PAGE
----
Friday, May 4, 2012

Drive Offensively: Death Race 2000

If the entertainment industries reveal anything, it's that we're obsessed with watching cars race, crash and shoot. Regular automotive events don't slake our thirst for vehicular destruction: Though NASCAR officially started in the '40s, it was only a decade later that demolition derbies became popular. In print, in film, on home console, we can't get enough. There's Harlan Ellison's 1969 short story "Along the Scenic Route," board games like Car Wars (1981) or video games of the Twisted Metal (1995) and Carmageddon (1997) franchises; this small sample doesn't even begin to scratch the surface. The obvious evolution of our interests is the Annual Transcontinental Road Race--better known as Death Race 2000 (1975).

I wouldn't call Death Race 2000 an inspirational movie, but it was influential.
Having seen the 2008 Death Race remake first, I was surprised that Death Race 2000 was so tame by comparison. Instead of the remake's fleet of faceless drivers who exist just to be exploded in high-def, Death Race 2000 features five themed teams with designs surely cribbed from the '68-'69 Wacky Races. The cars have no weapons besides spiked rams. Fatalities are accompanied by cartoon sound effects and overly red fake blood. Instead of racers battling each other, the eponymous death in Death Race 2000 refers to poor schmucks caught on the highway: This competition is based on points awarded for slain pedestrians, so the violence is directed towards American citizens.

The real death panels.
Death Race 2000 challenges America's spirit, propensity for violence and obsession with pop culture. Its dystopian USA has suffered a nonspecific economic disaster. To placate the masses, the Annual Transcontinental Road Race is elevated as the epitome of American ideals: the "greatest sporting event" of the "greatest of nations" whose winner will be the "new American champion for all the world to behold." I don't see how the film could've been set anywhere but America: Our roads are long, our people proud--even more so in times of hardship--our nation hungry for celebrities. Most folks know the Death Race is coming and stay off the roads, but there are a mad few, desperate for attention, who bait the racers into confrontation: A bullfighter taunts Calamity Jane (Mary Woronov) and her horned car, a group of men on foot play chicken with vehicles designed to squash men on foot.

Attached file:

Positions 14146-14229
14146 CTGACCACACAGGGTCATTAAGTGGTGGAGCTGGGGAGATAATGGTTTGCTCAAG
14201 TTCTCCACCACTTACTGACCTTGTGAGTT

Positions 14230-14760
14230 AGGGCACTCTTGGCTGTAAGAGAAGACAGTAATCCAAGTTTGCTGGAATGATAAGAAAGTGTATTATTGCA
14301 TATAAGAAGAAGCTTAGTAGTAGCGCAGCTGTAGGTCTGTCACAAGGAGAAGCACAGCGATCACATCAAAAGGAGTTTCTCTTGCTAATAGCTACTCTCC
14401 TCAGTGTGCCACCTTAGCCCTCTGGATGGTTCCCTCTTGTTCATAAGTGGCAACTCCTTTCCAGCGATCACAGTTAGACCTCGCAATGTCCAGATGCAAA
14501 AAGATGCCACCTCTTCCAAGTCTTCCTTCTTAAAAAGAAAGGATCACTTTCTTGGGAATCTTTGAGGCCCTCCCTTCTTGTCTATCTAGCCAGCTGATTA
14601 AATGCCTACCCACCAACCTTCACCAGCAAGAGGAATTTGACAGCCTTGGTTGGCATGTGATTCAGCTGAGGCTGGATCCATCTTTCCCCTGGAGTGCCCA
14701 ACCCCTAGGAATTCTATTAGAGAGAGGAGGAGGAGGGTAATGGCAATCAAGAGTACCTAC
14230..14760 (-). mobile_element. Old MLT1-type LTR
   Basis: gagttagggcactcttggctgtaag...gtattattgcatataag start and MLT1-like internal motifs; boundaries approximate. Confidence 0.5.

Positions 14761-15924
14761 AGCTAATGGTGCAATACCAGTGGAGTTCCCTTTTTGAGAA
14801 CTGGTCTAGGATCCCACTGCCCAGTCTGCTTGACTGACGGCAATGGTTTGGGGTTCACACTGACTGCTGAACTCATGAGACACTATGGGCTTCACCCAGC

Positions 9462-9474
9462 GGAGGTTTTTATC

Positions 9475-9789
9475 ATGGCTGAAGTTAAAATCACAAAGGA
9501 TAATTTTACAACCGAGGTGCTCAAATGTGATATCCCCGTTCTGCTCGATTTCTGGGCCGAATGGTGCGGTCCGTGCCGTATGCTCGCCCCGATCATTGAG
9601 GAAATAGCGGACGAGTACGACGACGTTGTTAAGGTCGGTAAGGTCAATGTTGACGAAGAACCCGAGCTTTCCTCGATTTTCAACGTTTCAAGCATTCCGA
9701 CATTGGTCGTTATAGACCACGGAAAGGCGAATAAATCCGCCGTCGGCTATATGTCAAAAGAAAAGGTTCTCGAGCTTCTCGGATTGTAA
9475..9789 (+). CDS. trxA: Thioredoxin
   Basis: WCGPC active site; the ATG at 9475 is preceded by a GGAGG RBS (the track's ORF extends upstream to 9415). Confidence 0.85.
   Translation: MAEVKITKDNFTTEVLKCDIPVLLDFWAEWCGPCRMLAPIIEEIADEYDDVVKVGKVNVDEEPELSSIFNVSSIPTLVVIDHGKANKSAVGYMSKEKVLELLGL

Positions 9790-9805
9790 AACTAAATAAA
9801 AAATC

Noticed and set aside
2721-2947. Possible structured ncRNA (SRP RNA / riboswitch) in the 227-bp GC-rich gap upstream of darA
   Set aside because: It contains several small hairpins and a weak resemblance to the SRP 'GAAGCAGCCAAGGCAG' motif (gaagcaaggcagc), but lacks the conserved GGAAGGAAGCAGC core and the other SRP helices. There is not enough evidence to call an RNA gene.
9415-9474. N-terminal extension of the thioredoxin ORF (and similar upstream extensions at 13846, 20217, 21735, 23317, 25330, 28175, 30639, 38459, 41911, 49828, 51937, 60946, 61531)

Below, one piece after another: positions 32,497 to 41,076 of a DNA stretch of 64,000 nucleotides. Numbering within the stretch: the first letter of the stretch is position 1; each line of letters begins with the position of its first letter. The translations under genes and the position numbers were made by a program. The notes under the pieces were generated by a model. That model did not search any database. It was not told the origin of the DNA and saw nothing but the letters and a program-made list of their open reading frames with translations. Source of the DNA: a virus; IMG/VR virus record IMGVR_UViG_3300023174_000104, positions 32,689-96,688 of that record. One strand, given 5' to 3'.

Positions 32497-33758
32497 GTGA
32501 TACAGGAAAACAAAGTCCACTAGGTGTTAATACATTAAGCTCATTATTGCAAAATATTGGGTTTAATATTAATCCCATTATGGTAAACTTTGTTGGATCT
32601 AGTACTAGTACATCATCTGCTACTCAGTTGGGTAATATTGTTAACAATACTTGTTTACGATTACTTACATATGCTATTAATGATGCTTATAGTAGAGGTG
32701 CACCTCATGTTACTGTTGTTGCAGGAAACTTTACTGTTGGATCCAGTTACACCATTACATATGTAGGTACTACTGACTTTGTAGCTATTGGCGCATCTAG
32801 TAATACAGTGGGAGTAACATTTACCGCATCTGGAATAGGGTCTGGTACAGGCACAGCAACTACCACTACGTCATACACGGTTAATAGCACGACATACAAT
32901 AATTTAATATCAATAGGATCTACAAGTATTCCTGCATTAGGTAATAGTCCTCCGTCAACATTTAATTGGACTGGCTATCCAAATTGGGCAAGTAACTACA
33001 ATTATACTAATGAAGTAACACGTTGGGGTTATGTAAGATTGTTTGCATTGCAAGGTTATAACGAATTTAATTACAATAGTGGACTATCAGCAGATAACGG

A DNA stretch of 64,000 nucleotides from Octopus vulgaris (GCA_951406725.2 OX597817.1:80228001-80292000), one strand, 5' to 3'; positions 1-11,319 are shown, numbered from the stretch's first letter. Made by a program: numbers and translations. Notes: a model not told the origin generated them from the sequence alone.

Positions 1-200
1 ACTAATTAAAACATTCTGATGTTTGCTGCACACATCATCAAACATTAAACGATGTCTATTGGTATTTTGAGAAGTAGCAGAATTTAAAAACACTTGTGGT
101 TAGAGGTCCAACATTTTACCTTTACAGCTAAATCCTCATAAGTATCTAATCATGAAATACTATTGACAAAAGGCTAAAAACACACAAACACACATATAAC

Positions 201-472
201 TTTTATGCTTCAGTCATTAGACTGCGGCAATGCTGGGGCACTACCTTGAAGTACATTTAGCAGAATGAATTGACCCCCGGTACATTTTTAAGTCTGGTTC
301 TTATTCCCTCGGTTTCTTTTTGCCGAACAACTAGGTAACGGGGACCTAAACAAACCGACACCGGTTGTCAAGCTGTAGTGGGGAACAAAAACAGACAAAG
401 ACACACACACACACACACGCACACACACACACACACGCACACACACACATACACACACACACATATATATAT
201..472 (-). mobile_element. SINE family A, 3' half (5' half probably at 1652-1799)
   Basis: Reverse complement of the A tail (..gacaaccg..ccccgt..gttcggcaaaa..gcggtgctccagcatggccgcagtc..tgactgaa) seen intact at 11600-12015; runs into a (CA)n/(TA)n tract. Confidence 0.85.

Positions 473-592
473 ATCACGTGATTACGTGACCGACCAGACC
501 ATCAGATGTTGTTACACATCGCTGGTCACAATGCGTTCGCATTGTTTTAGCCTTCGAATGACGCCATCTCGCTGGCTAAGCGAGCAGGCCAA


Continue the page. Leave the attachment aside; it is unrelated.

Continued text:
Still safer than most intersections.
This movie is timeless. There's not a theme or concept in it that has not grown more true over time. Our stars are even more worshipped, our sports harder-hitting, the coverage more invasive, the economy worse. Forty years later, and the French are still an American punch line. In terms of style, Death Race 2000 is a precursor to contemporary films like The Hunger Games (2012): The elite wear garish fashions, the reporters are always smiling--but beneath the glamour is a no-nonsense regime censoring the news.

The real nightmare of this future is that '70s fashions never died.
What keeps Death Race 2000 from being serious social commentary is its constant smirking at the audience. David Carradine and Sylvester Stallone, near the beginning of their careers, ham it up as the film's main rivals, Frankenstein and Machine Gun Joe. There's humor in every scene, and the film contains the best pun on "hand grenade" I've ever heard. Death Race 2000 is great, campy fun that demonstrates how violence in our media has escalated over time; what was considered shocking in this film is now commonplace. If the contest was for gratuitous gore on screen, Death Race 2000 is left in the dust of newer models.


  1. There's also an Avalon Hill board game, "Road Kill", that was unabashedly based off of the movie. I think they even crib the car designs straight from the film. Not bad flattery, considering the film was 17 years old at the point that game was released.

    As for Death Race 2000, it's a classic for sure. I also love the concept, prevalent in a lot of films, that if you kill the President, you get to be President. Fuck that Vice President guy, if he wanted to be President he should have murdered him when he had the chance!

  2. There's a long string of games based on cars blowing up: Krash, Wreckage, Dark Future. Carmaggedon was pretty explicitly based off Death Race 2000, and the movie is mentioned in the acknowledgments of Car Wars. When it comes to films, I was surprised to find out that Death Race 2000 predates the Mad Max franchise. Heck, any movie with a car chase scene in it shares strands of Death Race DNA. What I'm trying to say is that we like to see CARS GO BOOM.